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Can a Small Dog Get Pregnant by a Large Dog? What You Need to Know!
Yes, large dogs can get smaller dogs pregnant. Technically, any sized dog can get any other sized dog pregnant. Fertilization does not care about the size of the dogs involved.
However, it is a bit more difficult for highly different-sized dogs to mate. The size difference can make the act of mating a bit difficult, so there is less of a chance that it will happen naturally.
Dogs tend to be quite persistent, though. If a male and a female dog are left unsupervised when the female is in heat, there is a good chance that a litter will occur – even if there is a significant size difference between the two animals.
There are serious medical concerns when a small female becomes pregnant by a large male. Because the male is larger, the fetuses likely will be as well. This larger size can cause all sorts of health concerns for the female during pregnancy and birth.
For that reason, it is not recommended that females carry the puppies of larger dogs. If breeders are trying to combine two breeds of different sizes, they often artificially inseminate a larger female with the sperm of a smaller male. This process is much safer for the female and puppies.
If a female accidentally becomes pregnant by a much bigger male, there are many critical medical decisions that you may have to make.
Health Concerns When Breeding a Larger Male with a Smaller Female
Whether it was purposeful or not, several problems often arise when a small female is carrying the puppies of a substantially larger male.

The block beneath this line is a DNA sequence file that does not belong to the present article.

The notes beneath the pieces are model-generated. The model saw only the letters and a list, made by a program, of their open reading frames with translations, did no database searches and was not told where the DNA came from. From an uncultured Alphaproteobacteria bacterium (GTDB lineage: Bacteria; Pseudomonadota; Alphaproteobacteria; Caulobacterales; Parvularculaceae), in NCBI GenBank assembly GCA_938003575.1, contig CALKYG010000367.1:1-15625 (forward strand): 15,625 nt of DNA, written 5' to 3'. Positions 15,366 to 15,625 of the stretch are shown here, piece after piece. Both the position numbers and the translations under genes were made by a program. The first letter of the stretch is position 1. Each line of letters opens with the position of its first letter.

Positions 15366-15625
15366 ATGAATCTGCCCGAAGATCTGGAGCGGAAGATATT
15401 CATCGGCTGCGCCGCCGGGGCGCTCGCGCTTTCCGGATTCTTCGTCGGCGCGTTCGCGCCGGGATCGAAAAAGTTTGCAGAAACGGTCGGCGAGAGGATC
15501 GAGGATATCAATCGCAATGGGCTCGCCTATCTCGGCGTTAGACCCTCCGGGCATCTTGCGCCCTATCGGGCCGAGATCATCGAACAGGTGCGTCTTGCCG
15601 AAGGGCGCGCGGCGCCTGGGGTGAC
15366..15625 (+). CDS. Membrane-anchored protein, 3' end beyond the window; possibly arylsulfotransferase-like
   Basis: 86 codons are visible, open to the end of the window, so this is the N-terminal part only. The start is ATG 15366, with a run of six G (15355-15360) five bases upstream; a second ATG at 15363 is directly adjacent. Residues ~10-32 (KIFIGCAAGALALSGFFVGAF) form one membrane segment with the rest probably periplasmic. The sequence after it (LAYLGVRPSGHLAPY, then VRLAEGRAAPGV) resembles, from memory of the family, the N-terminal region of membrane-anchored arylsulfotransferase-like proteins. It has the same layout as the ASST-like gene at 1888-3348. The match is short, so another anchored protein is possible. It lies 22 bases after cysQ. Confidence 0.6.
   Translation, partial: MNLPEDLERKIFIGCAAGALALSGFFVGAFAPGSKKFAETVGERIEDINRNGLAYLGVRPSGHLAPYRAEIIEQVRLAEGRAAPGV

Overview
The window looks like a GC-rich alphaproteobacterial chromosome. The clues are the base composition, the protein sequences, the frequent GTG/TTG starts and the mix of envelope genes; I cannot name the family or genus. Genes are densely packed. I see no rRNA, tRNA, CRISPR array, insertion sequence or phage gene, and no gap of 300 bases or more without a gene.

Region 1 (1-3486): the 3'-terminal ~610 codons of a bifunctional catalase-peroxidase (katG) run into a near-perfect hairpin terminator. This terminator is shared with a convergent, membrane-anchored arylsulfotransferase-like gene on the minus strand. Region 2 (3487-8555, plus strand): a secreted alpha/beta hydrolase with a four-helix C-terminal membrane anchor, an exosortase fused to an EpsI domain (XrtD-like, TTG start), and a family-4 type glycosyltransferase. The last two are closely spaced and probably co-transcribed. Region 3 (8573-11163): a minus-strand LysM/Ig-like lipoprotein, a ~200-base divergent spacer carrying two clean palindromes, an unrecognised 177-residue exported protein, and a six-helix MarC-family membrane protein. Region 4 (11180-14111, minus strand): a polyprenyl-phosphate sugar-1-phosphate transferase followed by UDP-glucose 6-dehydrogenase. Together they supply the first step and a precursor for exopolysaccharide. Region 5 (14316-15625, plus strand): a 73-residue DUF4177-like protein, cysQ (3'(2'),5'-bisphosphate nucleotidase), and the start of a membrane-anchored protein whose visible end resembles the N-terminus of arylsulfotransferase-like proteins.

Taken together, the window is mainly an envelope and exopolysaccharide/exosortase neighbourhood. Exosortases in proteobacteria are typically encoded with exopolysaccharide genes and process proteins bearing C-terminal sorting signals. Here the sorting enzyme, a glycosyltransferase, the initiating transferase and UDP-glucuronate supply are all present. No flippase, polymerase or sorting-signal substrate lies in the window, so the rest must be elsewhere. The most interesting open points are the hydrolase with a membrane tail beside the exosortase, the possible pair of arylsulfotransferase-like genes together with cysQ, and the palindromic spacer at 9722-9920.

During the Mating Process
Firstly, there are potential health problems with the act of breeding itself. If the size difference is significant, the male could potentially seriously injure the female when attempting to breed with her.
The breed of the female does matter – not necessarily just the size. Some petite females have sensitive spines and are prone to things like intervertebral disk disease (IVDD). While this isn’t an issue in regard to mating with a dog of a similar size (usually), it can be a problem with much bigger males. The male could potentially injure the female’s spinal column, causing pain and paralysis.
In most cases, the female won’t have to hold up the whole weight of the male. However, when the size is substantially different, this doesn’t always matter.
Some males are rougher during the mating process than others. There is often a lot of pawing and gentle biting going on. Usually, this doesn’t cause significant injuries to either dog. However, when the male is larger than the female, this pawing can cause injury.
It is also possible for the male’s penis to be much too large for the female. Attempts at mating could result in the female’s vagina being ripped or otherwise mutilated.
If the male successfully penetrates and forms a lock, the dogs must be kept very still. The weight of the female will not keep the larger male in place. He may very well decide to run around the yard, dragging the distressed female around with him. As you can imagine, this situation can be highly distressing for the female – and potentially even be fatal.
The male may also decide to lay down after the lock, potentially squishing the female if she is too small. It is unlikely he will turn around and navigate away from the female if she is exceedingly tiny.